The Shawnee and the Cherokee are known to have used the border states of Kentucky and West Virginia as a buffer zone during the first European contact period. When the Proclamation Line of 1763 was promulgated by George III to end the westward frontier expansion into the freshly conquered northwest territories, the line followed the high ridge of the Alleghenies, from the southwest to the northeast, incorporating nearly the present border of West Virginia and Virginia. The Southern Methodists’ break from the Northern Methodists in 1844 also followed this line. The French, following up on LaSalle’s ambitious expeditions, laid claim to the Ohio tributaries from the River to their highest sources, i.e. the French claimed the West Virginia part of old Virginia in the 18th century up until 1763. One of the oldest and most simple maps of this region labels West Virginia and Kentucky simply as “Part of Florida,” showing a primitive Spanish claim. The political names Vandalia and Westsylvania were also superimposed, prematurely, on maps of western Virginia during the 18th century, these attempts at a new political entity in West Virginia failed until the Civil War made division of the Old Dominion possible.

The Ohio River is a very plain demarcation, but the high ridge is less manifest to the eye. Confronting the Allegheny massif, a forbidding front broken by gaps, western explorers were steered around present day West Virginia. The Warrior Road became the Great (Shenandoah) Valley Road and it trailed off to the southwest to pass through the Cumberland Gap as the Wilderness Road to the Bluegrass; here Simon Kenton and Daniel Boone’s route led rustic Virginians out of old Virginia, and into the Ohio Valley. The Shenandoah Valley, enduring the General Stonewall Jackson’s campaign theater, was not enrolled in the new state in 1863; the Great Valley, east of the high Allegheny watershed ridge but west of the mighty Blue Ridge, remained with the Confederacy and the Old Dominion, in its geographic and Atlantic-bound waters’ region. Just as the southwest Wilderness Road forced settlers south through the Cumberland Gap, the Allegheny massif also propelled all but the hardiest westbound explorers and frontier families north, avoiding the Alleghenies. Settlers went north through Cumberland, Maryland to Pittsburgh, where the mighty Ohio River would carry them southwest through the Ohio Valley, again bypassing western Virginia -- unless they disembarked on the left bank before reaching Kentucky, at present South Point, Ohio. The Cumberland Gap and the Wilderness Road route both worked in the other direction as well, during the Lewis and Clark expedition an envoy of Osage Indians led by Peter Choteau went “eastward from St. Louis to Vincennes, Louisville, Frankfort, Lexington, through the Cumberland Gap and then [north] down the Shenandoah to Winchester, and on to Shepherdstown [now W.Va.], Maryland, Harpers Ferry [now W.Va.] and Frederick [Md.] to Washington.”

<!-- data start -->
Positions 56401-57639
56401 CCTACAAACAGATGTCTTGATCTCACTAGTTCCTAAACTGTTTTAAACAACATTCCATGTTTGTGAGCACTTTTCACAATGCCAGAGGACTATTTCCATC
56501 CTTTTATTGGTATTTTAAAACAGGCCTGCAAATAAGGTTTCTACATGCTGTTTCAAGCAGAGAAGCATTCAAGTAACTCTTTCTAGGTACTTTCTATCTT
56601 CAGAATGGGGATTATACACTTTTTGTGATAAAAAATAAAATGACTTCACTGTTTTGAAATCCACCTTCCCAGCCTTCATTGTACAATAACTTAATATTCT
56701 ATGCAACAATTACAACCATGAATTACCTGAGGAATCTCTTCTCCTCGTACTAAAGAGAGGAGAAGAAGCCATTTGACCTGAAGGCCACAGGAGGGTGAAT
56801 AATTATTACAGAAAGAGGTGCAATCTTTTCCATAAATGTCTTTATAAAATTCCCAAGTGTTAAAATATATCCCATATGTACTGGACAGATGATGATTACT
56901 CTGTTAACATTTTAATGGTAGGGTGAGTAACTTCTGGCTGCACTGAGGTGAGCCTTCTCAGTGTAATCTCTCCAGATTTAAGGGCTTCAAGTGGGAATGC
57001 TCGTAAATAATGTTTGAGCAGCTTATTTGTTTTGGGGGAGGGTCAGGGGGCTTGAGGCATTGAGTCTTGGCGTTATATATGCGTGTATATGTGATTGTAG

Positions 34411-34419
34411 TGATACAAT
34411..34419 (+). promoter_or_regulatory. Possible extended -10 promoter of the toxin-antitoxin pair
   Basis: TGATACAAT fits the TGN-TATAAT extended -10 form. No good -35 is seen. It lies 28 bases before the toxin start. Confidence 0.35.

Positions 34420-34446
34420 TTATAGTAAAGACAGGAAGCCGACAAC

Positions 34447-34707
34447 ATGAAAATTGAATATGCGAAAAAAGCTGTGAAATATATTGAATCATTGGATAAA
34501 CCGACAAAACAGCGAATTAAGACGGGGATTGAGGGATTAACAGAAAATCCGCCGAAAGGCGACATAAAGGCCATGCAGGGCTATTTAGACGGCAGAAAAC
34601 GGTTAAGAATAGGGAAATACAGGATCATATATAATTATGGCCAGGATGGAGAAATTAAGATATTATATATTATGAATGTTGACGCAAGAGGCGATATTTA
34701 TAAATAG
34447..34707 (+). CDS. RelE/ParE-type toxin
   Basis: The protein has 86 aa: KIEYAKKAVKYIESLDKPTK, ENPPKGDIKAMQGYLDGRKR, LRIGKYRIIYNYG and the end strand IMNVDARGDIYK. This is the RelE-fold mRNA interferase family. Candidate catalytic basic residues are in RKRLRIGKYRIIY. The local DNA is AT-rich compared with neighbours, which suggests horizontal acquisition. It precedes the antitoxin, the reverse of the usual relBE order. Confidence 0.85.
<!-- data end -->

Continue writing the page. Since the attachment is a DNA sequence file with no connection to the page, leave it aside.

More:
The Potomac River was the original corridor into the ‘west,’ and by 1818 the National Road ran from Baltimore along the Potomac River to Cumberland, Maryland and on to Wheeling, on the Ohio River, in present day West Virginia. The Baltimore and Ohio Railroad reached the same spot by 1853, along a similar route. Both the Wilderness Road through the Cumberland Gap to Kentucky and the later National Road through Cumberland, Maryland to the Ohio Valley by-passed western Virginia and propelled settlers to points west, north and south of the trans-Allegheny Virginia hinterland. This is the central historic impact of the Allegheny High Ridge on U.S. history in the antebellum and colonial contact periods. The Allegheny ridge carried northeastern peoples southwest, where they would exhibit loyalty to the Union during the secession crisis.

Indeed, there were some early 19th century trails and a cattle roads into the trans-Allegheny, or today’s West Virginia. The Native American Midland Trail linked Staunton, in Augusta County Virginia in the southern Shenandoah Valley, with the Greenbrier and Kanawha River valleys in West Virginia. Between the Valley and the farmland near Kanawha Falls lay nearly impenetrable ravines, forested escarpments, the New River Gorge and the wild Gauley River rapids. Only animal trails, widened by cattle traders, carried frontier farmers through the southeast section of today’s West Virginia, until road building began in earnest in the 1830’s and 1840’s. Another rugged 19th century road led from Monterey to Beverly, but these were little more than trails until 1830. “The usual way of going to these lands, as well as those on the Great Kanawha as to those on the Ohio is by Fort Cumberland and thence down the Ohio River [via] Pittsburg, the distance being, by that route to the mouth of the Kanawha about 560 miles [from Mount Vernon] but of this 75 only is land transportation. The other route by Greenbrier and Kanhawa [sic] court house [route 60] to the same place, is a third shorter; and 80 miles of it water carriage – the other part is, as I am informed, a good waggon road.” So the old buffalo trail and cattle drovers’ route was passable (in summer), but Washington preferred the northern Ohio River route of 560 miles to the southern Allegheny Mountain route, which was only 370 miles or so in distance.